More than half of the estimated 5.25 million people who left the workforce during the COVID-19 pandemic appear to have retired earlier than they planned to, new research indicates. By the end of August 2021, approximately 3 million people had retired earlier than they had planned. Based on current trends, those numbers are only going to grow. In November, a record 4.5 million workers quit their jobs, many of whom will never work again.
We wrote about the impact of early retirements on the asset management business in our recently published 2021 Talent Trends Research Report. We looked at the importance of succession planning from the workplace exodus now known as the Great Resignation. In fact, our survey of senior asset management leaders found that one in five of them had experienced an unexpected number of accelerated retirements at their firm in 2021. Thirty-eight percent indicated their own succession plans were lacking.
As the New Year begins, asset management is particularly susceptible to a new wave of Baby Boomer retirements. The industry’s strong growth during the decade-long bull market and its handsome compensation has given many Boomers the financial resources to retire on their own terms. Until now, there’s been a lack of motivation for Boomer leaders to retire. The pandemic changed all that. Q1 could be the tipping point.
The Dynamics at Play
Two dynamics are impacting this retirement trend. The first is that many Boomers are reticent to abandon the quality lifestyle they created during the pandemic by working remotely. It raises the question of whether they have the appetite and ambition or edge to lead their businesses with the same intensity. Many have discovered they don’t want to trade the mountains or beach for their downtown office or weekly travel on planes or trains.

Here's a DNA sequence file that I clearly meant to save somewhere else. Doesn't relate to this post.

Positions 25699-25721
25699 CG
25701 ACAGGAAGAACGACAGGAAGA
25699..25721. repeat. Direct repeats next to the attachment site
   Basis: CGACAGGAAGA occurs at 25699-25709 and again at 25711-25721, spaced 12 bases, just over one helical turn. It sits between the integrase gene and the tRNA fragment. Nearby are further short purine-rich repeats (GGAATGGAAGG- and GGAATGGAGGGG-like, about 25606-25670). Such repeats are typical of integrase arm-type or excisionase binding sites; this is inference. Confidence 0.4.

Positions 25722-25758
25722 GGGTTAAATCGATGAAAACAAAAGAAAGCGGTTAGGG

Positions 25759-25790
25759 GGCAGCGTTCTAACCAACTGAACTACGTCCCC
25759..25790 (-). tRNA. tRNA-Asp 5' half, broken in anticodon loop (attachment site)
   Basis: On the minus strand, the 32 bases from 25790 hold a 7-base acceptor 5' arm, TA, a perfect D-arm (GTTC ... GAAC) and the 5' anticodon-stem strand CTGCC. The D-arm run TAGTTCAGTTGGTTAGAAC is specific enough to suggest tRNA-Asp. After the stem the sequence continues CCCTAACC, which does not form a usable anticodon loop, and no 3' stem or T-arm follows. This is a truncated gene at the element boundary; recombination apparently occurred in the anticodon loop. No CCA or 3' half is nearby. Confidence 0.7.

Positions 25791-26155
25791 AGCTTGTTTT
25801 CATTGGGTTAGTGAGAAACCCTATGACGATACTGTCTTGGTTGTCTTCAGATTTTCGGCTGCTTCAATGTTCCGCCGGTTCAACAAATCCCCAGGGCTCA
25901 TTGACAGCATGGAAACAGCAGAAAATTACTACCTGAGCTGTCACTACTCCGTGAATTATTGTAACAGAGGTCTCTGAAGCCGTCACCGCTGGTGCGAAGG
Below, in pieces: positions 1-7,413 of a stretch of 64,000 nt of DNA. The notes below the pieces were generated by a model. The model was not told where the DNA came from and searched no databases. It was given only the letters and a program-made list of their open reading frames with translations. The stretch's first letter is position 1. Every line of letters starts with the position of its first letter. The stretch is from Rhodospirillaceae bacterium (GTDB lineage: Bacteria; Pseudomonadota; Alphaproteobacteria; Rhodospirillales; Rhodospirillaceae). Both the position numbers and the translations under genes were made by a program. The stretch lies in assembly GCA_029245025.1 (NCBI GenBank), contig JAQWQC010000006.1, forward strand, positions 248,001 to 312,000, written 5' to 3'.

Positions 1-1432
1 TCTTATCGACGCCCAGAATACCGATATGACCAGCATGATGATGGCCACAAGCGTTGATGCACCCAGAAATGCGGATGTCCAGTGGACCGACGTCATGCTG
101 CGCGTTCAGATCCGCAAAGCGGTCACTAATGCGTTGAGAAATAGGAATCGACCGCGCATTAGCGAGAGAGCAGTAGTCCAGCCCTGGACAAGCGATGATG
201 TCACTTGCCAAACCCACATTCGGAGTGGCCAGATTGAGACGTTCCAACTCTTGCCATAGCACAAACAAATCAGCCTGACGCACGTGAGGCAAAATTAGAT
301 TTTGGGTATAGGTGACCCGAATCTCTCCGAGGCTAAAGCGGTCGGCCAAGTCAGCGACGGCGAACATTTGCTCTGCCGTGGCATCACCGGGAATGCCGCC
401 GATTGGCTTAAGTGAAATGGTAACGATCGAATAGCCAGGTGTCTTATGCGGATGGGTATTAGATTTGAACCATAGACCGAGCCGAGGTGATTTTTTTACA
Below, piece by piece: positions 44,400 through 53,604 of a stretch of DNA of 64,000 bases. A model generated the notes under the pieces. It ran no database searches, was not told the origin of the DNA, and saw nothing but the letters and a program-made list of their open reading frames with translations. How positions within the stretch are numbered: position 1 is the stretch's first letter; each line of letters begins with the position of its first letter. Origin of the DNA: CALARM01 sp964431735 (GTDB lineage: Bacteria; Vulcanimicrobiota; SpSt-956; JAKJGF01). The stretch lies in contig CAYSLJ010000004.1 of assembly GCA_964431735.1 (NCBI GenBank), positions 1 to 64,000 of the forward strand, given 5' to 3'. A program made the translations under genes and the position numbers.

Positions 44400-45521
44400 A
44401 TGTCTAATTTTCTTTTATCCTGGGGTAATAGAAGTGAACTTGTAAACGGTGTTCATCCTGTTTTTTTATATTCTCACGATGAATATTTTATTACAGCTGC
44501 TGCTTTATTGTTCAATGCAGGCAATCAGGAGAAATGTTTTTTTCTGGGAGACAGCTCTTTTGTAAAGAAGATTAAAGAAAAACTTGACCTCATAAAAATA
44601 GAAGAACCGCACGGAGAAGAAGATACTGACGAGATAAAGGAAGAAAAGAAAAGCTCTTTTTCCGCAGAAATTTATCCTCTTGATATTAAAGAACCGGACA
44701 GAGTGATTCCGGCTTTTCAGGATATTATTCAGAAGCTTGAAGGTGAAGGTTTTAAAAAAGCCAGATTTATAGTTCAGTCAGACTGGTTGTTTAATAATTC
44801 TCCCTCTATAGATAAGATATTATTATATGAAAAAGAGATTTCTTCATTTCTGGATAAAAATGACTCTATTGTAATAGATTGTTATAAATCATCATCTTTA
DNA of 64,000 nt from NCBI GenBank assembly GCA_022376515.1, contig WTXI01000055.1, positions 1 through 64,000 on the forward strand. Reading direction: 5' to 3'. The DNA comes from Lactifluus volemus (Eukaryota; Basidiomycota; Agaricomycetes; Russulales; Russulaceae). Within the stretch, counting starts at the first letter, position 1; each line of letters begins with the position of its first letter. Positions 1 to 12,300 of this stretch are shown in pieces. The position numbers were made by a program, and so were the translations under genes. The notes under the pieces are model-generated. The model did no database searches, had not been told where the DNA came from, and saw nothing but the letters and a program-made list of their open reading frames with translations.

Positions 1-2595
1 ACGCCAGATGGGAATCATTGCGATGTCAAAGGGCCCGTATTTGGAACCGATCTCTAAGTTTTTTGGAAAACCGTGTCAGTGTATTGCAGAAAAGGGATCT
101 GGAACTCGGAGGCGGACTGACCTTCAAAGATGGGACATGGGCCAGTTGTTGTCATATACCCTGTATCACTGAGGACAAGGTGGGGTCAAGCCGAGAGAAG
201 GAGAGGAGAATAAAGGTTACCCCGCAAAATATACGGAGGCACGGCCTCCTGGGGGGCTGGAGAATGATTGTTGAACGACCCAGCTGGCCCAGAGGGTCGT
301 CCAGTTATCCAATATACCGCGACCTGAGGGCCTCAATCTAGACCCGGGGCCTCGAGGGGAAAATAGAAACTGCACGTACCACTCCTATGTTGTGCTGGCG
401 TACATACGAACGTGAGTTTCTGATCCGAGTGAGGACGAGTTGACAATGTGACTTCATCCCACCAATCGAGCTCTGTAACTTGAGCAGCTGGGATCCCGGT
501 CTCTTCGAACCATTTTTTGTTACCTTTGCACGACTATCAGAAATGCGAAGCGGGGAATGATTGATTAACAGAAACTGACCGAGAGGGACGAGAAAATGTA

The second dynamic at play is that some Boomers are at risk of being phased out simply because they haven’t demonstrated a lean in leadership approach during the pandemic. C Suite and Boards looking at a firm’s talent map for 2022 are focusing on those executives who haven’t innovated or embraced the new realities of remote work, digital outreach and reimagining the client experience. In these situations, firms will accelerate retirements for these executives.
What to Do
So what can be done? How should firms prepare for transition in what could be a tumultuous year?
We recommend the following three initiatives, which many of the winning firms we’ve worked with are currently pursuing:
#1 Proactively meet with all your Boomer-Aged Leaders.
Open a fresh dialogue about their plans for retirement, or alternatively, their appetite for career growth. Age isn’t indicative of energy or passion, so avoid taking a one-size-fits-all approach. Customize the conversation with each of your high-impact leaders to determine how the firm can better support the individual’s desired career trajectory—or, if their retirement plans have accelerated, a smooth exit.
#2 Revise Succession Plans.
Look at your firm’s talent bench with an eye toward high-performing contributors, even those who may require an accelerated development plan. Next Gen skills development has been stalled as firms moved to remote work, a trend noted by 60% of leaders in our 2021 report. Stepping up to ensure that opportunity exists for the future growth and development of your high performers is a critical retention tool in today’s competitive market.
#3 Crystalize Your Firm’s Story: Why is it a destination for top talent?
What has your leadership done to solidify your culture and keep everyone across the organization bought into your mission during this lengthy, remote work environment? Can you illustrate that you have a committed, collegial and purpose-driven culture? In the event you need to go to the market for talent, today, more than ever, you need to have well-articulated and compelling story on why your firm is a great place to build a rewarding career.